Raw Foods and Social Situations
Raw Foods and Social Situations
Summer is in full swing. We’re bombarded with social events that inevitably revolve around food—potlucks, barbecues, picnics, receptions, celebrations of every sort. This is the season people gather with loved ones for reunions, weddings, graduations and family vacations. Food has for eons been the focal point of social gatherings in nearly every culture. That is not going to change, and we raw foodists can’t pretend we can change it. In our culture today, however, the sad fact is that food, in social settings, tends to be ... less than optimal for health.
Family is by far the trickiest obstacle you will have to navigate—especially when family members aren’t supportive of your dietary choices. Mothers and grandmothers will take it personally if you don’t have seconds of all your childhood favorites. Grandmothers, indeed, all belong to a secret society whose agenda is to “strengthen” (read: “fatten”) the next generation. Eat something—you’re wasting away … You’ve got to eat … It’s good for you …
Breads and cakes, sweet pies and sugary cobblers and starchy casseroles … these are the tools of their cult. Keep in mind, though, that family members usually truly do love you and have your best interests at heart. However misguidedly, they are only trying to help when they ask, as my mother did just this past week, “But what are you eating for protein, dear?”
We need also to overcome our need to avoid drawing attention to our eating habits. “Normal” eating is so normal, we tend to think, that those of us deliberately living outside the norm ought somehow to hide that fact. “I’m on a diet” seems to pass. People understand that. But “I don’t eat meat” or “I only eat raw” or “I don’t eat in the evening” seem, to most, odd. And none of us likes to feel odd. So we give in to all manner of sumptuous fare for appearance’s sake, from not wanting to rock the boat. See, I'm loading my plate with potato salad and chocolate cake just like you, so I'm okay. Aren’t I?
Most of us are decidedly normal in the excuses we make. Celebration is the classic summertime excuse. Can’t I celebrate? After all, I've been so good. A little bit won’t hurt, just this once … Except when a little bit turns out to be not so little after all and we end up reaching for the Tums, bemoaning our lack of willpower later.
Here are a few lessons I’ve learned about sailing smoothly through gatherings of friends and junk food… Bring your own food. This seems obvious, but is worth mentioning. Bring all the delicious raw foods you can to a food event. At least you’ll know you’ll have something to eat and won’t be obsessing about food the whole time. This will free you to get on with the most important part—enjoying the celebration and the people you love.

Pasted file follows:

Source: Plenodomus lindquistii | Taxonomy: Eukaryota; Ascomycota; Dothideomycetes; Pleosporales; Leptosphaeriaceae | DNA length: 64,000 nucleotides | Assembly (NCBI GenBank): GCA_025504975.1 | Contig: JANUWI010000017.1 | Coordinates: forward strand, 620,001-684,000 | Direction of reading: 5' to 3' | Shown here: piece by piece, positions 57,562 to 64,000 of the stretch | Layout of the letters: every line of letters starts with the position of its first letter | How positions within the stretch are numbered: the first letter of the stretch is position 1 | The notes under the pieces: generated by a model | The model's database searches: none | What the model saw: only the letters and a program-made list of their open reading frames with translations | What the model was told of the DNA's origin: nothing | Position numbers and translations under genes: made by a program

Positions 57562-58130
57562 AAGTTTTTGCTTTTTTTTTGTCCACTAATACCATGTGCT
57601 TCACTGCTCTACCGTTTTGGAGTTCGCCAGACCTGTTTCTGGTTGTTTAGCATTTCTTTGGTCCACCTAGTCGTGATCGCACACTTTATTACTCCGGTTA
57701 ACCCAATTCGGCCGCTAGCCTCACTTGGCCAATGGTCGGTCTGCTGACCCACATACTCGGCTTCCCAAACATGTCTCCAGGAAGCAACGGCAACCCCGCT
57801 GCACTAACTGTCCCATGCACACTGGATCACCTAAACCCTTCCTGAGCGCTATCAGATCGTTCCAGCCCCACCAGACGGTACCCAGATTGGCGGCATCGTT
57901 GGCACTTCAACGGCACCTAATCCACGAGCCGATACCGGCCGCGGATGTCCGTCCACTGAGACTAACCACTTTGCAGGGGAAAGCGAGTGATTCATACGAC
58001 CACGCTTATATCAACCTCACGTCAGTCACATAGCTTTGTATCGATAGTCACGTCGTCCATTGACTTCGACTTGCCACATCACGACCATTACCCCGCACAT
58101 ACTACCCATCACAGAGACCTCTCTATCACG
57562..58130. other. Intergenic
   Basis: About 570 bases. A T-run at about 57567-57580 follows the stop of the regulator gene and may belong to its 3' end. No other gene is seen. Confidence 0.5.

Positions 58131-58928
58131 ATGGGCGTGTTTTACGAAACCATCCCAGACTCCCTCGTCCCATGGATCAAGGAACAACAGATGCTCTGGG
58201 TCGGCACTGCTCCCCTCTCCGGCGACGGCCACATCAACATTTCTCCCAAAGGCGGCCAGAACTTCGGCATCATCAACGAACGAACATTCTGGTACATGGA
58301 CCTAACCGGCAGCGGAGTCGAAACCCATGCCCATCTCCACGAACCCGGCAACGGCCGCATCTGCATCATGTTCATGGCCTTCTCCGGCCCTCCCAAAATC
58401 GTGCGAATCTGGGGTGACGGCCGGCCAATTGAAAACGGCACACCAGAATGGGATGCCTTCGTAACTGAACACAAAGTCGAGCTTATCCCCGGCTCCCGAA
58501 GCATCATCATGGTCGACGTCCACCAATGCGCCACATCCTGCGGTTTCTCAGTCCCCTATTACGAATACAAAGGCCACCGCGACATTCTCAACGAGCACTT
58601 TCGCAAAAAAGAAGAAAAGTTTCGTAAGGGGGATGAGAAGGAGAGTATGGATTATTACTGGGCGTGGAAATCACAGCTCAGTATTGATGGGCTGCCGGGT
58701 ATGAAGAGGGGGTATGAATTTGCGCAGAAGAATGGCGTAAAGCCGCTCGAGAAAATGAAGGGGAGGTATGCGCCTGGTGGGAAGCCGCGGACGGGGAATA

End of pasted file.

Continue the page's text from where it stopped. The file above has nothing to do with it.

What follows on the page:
Another necessary tactic: Eat ahead of time. This way you can easily avoid giving in to temptations and you’ll have a ready-made excuse. “Oh, thanks. But I’ve just eaten.” Variation for use with your cultist aunts and grandmothers: “I’ve just eaten. But can I take some home for later?”
Decide deliberately and quietly, as the event starts, as you approach the buffet table, what you’ll eat. An instant plan, if you will. I’ll have a little bowl of those berries … and one of those … and a couple of these … and that’s it. When you’re done, praise yourself quietly. I decided. I did it. I’m done.
Finally, find something to do that doesn’t focus on food. A good game of Boggle. Charades. “Dave, I’d love you to show me your model railroad.” Croquet in the back yard. Even a little stand-up comedy. Whatever your diversion, it will take your mind off the hot dogs and beer, not to mention your friends’ minds off their notion that you ought to be downing those hot dogs and frothy Foster’s.
Where there’s a will there’s a way, goes the old saying. But your social gatherings shouldn’t be a grinding exercise in willpower. It’s the way, you see—deliberate, thoughtful method—that helps raise your social events above the level of mere will. The best way to deal with social situations while trying to maintain a healthy raw food diet: Plan your strategies ahead of time and stick to them. You’ll feel all the better for it, physically and mentally. And your grandma will still love you in the end, I promise!